The Babadook

Horror sets its roots in East Asian concepts with American execution. Anything outwith these countries is seen as abnormal, and yet on almost every occasion, these productions are the ones with the greatest critical success. From the sun scorched shores of Australia comes Jennifer Kent’s festival breakout – ‘The Babadook‘, a startling addition to the haunted house subgenre.

It has been almost seven years since the car crash that killed Amelia’s husband and following this, the birth of their only son Samuel. Still stricken with grief, the pair live a normal, if rather sullen life together. Things take a turn for the worst when the pair discover a twisted picture book, and are stalked by the creature it depicts.

What sets The Babadook apart from its peers is Kent’s understanding of what makes horror effective: build up and establishment. Instead of catapulting you in to the formulaic ‘scare-a-second’ film, it chooses to find its footing before delivering the real terror. It faintly echoes the structure of Rosemary’s Baby and The Exorcist; forming a coherent, believable story around something truly sinister.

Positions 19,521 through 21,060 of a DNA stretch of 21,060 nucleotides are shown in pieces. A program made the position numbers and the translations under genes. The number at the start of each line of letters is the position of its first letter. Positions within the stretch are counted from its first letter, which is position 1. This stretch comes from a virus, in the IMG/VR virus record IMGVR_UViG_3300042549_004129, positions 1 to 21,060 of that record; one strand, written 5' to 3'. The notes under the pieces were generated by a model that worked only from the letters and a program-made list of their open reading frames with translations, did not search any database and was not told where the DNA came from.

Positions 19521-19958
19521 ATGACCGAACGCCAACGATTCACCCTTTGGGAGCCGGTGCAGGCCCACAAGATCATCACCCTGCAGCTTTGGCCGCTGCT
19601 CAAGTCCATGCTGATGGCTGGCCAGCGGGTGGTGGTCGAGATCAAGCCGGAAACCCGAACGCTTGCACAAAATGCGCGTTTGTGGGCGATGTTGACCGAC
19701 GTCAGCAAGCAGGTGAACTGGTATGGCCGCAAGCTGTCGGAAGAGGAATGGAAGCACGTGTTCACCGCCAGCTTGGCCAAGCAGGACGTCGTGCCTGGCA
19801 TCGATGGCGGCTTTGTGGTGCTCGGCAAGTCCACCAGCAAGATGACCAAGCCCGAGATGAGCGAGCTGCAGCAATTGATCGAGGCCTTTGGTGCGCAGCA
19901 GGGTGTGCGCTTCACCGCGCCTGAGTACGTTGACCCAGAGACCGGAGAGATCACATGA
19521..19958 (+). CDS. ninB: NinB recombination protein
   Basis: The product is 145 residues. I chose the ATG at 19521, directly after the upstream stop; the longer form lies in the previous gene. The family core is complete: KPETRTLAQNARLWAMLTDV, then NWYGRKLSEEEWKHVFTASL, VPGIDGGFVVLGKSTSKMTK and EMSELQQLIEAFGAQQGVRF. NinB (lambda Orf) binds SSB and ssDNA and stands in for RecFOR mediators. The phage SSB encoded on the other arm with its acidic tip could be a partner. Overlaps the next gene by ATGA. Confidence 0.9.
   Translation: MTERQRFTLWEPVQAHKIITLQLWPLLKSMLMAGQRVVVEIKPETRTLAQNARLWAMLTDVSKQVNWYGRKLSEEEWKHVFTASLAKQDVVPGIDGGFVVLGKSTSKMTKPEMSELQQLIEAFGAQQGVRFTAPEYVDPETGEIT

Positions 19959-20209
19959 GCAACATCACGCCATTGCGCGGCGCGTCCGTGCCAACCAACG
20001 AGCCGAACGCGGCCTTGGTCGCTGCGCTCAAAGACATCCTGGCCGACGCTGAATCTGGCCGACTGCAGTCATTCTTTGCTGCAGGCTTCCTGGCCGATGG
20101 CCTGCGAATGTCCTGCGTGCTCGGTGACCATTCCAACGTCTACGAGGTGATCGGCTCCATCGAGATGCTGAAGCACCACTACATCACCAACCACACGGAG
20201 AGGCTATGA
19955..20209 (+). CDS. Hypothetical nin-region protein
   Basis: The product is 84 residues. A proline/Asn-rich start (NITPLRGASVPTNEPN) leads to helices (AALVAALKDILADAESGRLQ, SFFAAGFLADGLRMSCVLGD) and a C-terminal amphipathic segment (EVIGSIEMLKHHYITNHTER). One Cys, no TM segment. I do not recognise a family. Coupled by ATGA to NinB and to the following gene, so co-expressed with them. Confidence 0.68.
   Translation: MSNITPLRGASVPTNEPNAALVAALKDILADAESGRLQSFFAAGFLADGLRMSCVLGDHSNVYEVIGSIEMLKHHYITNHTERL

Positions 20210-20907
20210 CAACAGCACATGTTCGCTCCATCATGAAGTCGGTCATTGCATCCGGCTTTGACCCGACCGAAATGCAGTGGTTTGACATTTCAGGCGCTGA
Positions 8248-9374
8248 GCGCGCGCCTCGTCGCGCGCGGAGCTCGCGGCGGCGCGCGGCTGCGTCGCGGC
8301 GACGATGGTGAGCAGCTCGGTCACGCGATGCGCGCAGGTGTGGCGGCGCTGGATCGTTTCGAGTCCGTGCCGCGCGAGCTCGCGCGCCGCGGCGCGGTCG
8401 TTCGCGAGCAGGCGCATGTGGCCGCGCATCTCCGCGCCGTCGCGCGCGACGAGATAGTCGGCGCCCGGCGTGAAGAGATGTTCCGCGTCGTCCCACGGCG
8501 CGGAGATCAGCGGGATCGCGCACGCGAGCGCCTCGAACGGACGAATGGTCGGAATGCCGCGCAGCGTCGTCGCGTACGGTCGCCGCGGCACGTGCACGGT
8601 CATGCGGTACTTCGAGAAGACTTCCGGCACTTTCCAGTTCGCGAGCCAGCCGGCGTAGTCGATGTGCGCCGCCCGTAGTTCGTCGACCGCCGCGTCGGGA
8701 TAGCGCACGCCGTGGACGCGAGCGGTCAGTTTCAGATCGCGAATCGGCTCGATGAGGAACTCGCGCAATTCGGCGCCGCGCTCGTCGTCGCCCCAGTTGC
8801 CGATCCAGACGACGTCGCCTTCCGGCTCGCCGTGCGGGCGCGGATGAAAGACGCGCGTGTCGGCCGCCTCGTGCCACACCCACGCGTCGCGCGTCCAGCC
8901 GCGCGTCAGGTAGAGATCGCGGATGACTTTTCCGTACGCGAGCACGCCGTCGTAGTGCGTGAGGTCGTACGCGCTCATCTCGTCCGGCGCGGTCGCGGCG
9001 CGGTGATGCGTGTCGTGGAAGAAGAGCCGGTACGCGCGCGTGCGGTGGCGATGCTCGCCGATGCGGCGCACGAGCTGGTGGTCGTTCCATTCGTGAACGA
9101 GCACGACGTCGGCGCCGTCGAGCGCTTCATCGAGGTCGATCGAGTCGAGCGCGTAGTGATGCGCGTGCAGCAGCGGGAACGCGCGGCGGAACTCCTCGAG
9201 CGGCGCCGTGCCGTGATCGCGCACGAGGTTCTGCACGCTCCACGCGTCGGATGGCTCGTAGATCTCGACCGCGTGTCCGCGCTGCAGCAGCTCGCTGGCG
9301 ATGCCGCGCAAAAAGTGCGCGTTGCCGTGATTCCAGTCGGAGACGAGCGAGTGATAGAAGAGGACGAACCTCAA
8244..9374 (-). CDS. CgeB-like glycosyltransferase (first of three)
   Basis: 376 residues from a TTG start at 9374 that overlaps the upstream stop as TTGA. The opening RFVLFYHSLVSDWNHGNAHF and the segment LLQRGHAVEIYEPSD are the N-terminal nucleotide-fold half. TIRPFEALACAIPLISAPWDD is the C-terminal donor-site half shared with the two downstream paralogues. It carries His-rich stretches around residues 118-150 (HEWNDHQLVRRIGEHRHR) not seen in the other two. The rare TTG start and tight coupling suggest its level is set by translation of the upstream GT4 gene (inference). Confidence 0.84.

This strong development, rare in horror films, allows for sprawling questions to be asked behind the closed doors of the haunted house. The character of the Babadook itself has the potential to become one of the most petrifying entities of modern cinema. Seldom seen, its presence is felt through the ominous sound production, courtesy of Frank Lipson and his team. The croaks and groans are some of the most chilling examples of sound production you’ll hear.

It sticks to this idea even when it slightly loses its footing in the final act, when it adopts the effective, if slightly cliched path that most horror films take. Two magnetic central performances from Essie Davis and Noah Wiseman as mother and son keep it together, with Wiseman in particular delivering a caustic, enchanting performance.

The Babadook stalks you; it follows you home. Its terrifying moments will be there when you close your eyes at night. It is a lingering homage to the horror classics of yesteryear and although not as scarring, competently stands alongside them. Even with its minor flaws, it still manages to outshine most of the shoddy horror films that have arrived recently. In a few years, The Babadook will be remembered as a cult horror classic of the modern age.
The Babadook is released in UK cinemas on October 24th